Location: Plant Science ResearchTitle: Seed dormancy in Mexican teosinte Author
|De La Cruz-larios, Lino|
|Sanchez Hernandez, Carla|
|Holland, Jim - Jim|
Submitted to: Crop Science
Publication Type: Peer Reviewed Journal
Publication Acceptance Date: 3/22/2011
Publication Date: 9/1/2011
Citation: Avendano-Lopez, A., Sanchez-Gonzales, J., Ruiz-Corral, J., De La Cruz-Larios, L., Santacruz-Rubalcava, F., Sanchez Hernandez, C., Holland, J.B. 2011. Seed dormancy in Mexican teosinte. Crop Science. 51:2056-2066. Interpretive Summary: Teosinte is the closest wild relative of maize and may be a source of useful genes for domesticated corn. It grows wild in Mexico across many diverse ecological zones. To better understand the relationship between genetic variation and ecological adaptation, we studied the seed dormancy of a wide sample of teosintes from many different ecological zones of Mexico. Seed dormancy is an important factor in how the plants adapt to different environments: rapid germination without dormancy is advantageous in environments with sufficient rainfall, whereas seed dormancy that prevents germination until a certain length of time has passed is advantageous in environments with limited rainfall restricted to specific seasons. We found that seed dormancy in teosinte populations was highly related to geographic origin and climate of the region in which the seed was collected, as predicted by this hypothesis.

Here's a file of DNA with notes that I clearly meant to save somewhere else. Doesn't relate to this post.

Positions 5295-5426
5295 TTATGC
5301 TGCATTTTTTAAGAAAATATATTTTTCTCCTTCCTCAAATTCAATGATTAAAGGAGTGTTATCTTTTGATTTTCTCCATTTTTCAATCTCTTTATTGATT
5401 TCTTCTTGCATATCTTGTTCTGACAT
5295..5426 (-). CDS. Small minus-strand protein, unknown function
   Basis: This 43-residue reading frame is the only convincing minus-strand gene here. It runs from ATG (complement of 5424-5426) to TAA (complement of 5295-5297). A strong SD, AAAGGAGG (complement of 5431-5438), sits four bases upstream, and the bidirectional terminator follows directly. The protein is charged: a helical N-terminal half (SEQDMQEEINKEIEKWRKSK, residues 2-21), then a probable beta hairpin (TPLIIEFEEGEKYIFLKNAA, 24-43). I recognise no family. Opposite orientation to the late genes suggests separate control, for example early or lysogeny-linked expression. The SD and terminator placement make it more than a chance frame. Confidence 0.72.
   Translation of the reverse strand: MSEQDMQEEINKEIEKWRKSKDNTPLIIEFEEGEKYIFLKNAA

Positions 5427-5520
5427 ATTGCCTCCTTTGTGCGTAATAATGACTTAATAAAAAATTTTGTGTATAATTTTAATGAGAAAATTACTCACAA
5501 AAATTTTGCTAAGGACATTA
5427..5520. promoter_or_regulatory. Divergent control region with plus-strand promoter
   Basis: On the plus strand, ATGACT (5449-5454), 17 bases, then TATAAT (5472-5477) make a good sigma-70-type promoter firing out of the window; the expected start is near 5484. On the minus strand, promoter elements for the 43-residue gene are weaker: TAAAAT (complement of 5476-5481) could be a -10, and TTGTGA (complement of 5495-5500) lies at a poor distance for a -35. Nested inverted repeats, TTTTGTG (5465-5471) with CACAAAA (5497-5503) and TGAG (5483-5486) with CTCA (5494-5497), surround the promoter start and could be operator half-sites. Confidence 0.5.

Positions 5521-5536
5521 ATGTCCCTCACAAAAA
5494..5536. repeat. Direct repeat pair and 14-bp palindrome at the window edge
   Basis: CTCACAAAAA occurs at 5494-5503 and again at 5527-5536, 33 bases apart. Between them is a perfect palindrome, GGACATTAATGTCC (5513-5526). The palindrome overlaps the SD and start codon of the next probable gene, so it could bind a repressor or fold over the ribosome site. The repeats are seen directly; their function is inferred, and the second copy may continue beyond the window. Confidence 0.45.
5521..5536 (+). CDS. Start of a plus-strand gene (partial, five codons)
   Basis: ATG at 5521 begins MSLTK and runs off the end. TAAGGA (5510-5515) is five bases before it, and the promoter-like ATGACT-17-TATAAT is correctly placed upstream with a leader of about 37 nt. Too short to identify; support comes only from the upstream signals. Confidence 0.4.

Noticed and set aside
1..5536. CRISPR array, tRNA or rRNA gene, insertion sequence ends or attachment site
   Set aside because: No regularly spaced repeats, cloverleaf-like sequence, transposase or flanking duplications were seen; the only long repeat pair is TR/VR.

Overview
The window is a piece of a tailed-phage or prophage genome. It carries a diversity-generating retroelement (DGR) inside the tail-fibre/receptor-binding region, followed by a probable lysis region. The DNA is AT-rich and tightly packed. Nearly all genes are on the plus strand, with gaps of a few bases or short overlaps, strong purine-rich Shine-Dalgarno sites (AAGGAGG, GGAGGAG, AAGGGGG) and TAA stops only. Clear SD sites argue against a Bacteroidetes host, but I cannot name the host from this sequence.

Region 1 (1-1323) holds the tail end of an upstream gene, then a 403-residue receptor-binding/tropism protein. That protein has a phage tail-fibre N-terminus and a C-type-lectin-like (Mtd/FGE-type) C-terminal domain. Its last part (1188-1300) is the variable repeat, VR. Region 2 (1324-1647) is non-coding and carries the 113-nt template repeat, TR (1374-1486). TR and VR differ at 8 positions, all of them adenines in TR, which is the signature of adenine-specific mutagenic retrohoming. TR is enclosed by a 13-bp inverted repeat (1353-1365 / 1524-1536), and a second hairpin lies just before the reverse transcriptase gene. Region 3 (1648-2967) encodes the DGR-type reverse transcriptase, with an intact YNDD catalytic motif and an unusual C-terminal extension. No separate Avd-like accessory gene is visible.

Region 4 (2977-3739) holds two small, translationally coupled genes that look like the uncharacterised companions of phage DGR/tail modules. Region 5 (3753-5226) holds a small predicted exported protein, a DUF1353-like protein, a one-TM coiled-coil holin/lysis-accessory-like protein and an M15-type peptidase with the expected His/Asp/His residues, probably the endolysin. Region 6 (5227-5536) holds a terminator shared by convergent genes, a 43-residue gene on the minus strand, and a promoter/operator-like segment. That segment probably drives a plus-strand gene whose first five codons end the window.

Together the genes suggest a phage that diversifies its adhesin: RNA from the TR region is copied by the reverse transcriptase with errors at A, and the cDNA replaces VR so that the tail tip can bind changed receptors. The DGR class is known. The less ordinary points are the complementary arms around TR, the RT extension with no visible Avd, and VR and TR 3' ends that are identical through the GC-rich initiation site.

Technical Abstract: Seed dormancy in wild Zea species may affect fitness and relate to ecological adaptation. The primary objective of this study was to characterize the variation in seed germination of the wild species of the genus Zea that currently grow in Mexico, and to relate this variation to their ecological zones of adaptation. In addition, we compared methods to break dormancy and measured the germination responses of seeds to environment factors that are related to seasonal changes. Teosinte populations representing all the racial groups known in Mexico were collected during the period 2003 to 2008 in nine states of Mexico. Seed dormancy was classified according to rate loss (depth of dormancy). Results indicated that more than 90% of populations studied had some degree of seed dormancy. Non-dormant populations are distributed predominantly in semi-cold areas, while deep and very-deep seed dormancy was found in populations distributed in hot and very hot environments in well defined geographic regions of the River Balsas Basin and in San Felipe Usila, Oaxaca. Mechanical seed scarification was the best method to break dormancy.